Machine Learning (Theory)

3/8/2005

Fast Physics for Learning

Tags: Bayesian,General jl@ 2:54 pm

While everyone is silently working on ICML submissions, I found this discussion about a fast physics simulator chip interesting from a learning viewpoint. In many cases, learning attempts to predict the outcome of physical processes. Access to a fast simulator for these processes might be quite helpful in predicting the outcome. Bayesian learning in particular may directly benefit while many other algorithms (like support vector machines) might have their speed greatly increased.

The biggest drawback is that writing software for these odd architectures is always difficult and time consuming, but a several-orders-of-magnitude speedup might make that worthwhile.

2 Comments to “Fast Physics for Learning”
  1. Arindam says:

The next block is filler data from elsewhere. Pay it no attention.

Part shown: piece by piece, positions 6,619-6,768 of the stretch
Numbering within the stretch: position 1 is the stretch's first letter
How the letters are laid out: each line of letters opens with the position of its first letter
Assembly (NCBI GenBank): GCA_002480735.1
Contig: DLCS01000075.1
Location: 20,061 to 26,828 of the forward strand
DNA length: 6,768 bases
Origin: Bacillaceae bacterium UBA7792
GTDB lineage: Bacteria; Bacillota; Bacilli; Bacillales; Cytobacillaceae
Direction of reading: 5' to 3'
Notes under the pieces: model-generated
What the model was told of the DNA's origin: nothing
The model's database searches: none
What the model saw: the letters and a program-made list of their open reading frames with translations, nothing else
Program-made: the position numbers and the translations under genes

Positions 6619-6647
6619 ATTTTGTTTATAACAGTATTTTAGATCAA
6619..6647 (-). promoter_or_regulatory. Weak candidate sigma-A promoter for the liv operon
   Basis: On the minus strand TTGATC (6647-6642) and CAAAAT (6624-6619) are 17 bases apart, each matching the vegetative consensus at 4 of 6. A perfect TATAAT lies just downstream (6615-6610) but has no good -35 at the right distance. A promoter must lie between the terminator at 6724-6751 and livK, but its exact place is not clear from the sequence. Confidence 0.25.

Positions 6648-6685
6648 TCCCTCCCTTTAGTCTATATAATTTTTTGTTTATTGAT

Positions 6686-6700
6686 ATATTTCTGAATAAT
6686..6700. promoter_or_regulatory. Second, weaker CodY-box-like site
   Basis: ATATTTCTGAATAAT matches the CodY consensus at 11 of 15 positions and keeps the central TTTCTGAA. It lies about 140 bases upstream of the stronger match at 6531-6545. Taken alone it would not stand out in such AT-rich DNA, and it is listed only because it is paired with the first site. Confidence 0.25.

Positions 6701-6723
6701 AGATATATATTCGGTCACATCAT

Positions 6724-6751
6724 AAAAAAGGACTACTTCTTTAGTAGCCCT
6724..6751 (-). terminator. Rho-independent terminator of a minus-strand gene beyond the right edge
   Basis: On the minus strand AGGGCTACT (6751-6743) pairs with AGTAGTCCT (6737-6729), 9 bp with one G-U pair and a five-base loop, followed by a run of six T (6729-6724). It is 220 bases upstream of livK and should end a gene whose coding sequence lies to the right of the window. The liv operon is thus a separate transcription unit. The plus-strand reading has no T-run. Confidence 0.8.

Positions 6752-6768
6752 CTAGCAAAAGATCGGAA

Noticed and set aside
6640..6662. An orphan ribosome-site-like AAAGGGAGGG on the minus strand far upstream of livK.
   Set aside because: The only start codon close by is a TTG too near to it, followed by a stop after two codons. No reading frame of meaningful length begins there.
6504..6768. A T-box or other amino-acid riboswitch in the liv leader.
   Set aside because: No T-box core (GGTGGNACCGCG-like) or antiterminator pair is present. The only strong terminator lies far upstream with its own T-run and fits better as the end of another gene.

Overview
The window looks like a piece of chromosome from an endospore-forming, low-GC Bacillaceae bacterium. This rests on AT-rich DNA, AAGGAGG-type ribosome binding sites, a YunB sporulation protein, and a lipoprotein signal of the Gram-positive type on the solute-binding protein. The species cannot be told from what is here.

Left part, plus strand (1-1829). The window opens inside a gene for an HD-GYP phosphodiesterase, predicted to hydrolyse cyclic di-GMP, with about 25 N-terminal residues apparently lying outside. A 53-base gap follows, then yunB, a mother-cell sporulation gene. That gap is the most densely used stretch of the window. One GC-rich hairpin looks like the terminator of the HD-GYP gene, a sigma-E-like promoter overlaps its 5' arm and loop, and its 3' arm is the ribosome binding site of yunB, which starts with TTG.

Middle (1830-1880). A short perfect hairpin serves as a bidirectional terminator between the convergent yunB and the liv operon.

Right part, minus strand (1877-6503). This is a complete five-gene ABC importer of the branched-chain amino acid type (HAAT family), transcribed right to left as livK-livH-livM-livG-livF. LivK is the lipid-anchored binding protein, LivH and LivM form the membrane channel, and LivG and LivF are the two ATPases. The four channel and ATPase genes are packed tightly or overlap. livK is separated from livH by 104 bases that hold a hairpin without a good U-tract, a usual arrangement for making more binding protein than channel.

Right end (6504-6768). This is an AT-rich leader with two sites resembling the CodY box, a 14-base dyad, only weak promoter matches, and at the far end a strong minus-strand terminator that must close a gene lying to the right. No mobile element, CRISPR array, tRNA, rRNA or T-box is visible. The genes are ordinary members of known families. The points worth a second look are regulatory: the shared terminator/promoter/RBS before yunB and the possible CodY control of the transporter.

Talking of trying to predict physical processes, at times I get really curious
    to know more about weather prediction models. The problem seems hard because
    of various reasons. Its a spatial prediction problem – u have to predict how the weather will be in a region, or a country, or all over the world. Its an online prediction problem – non-stochastic, but definitely not adverserial. In fact,
    weather changes slowly most of the time. If there is any resource somebody can point out on weather prediction and the role played by learning – that will be useful. I am aware that some of the earlier work in statistical callibration for online problems was motivated by the weather example.

  2. I have wondered the same thing.

    Physical theories are great, but their ability to predict sometimes relies on an impractically large set of measurements. When only a small fraction of the measurements are available, it’s easy to imagine that a learning-based approach (perhaps guided by the physical theory) would be effective.

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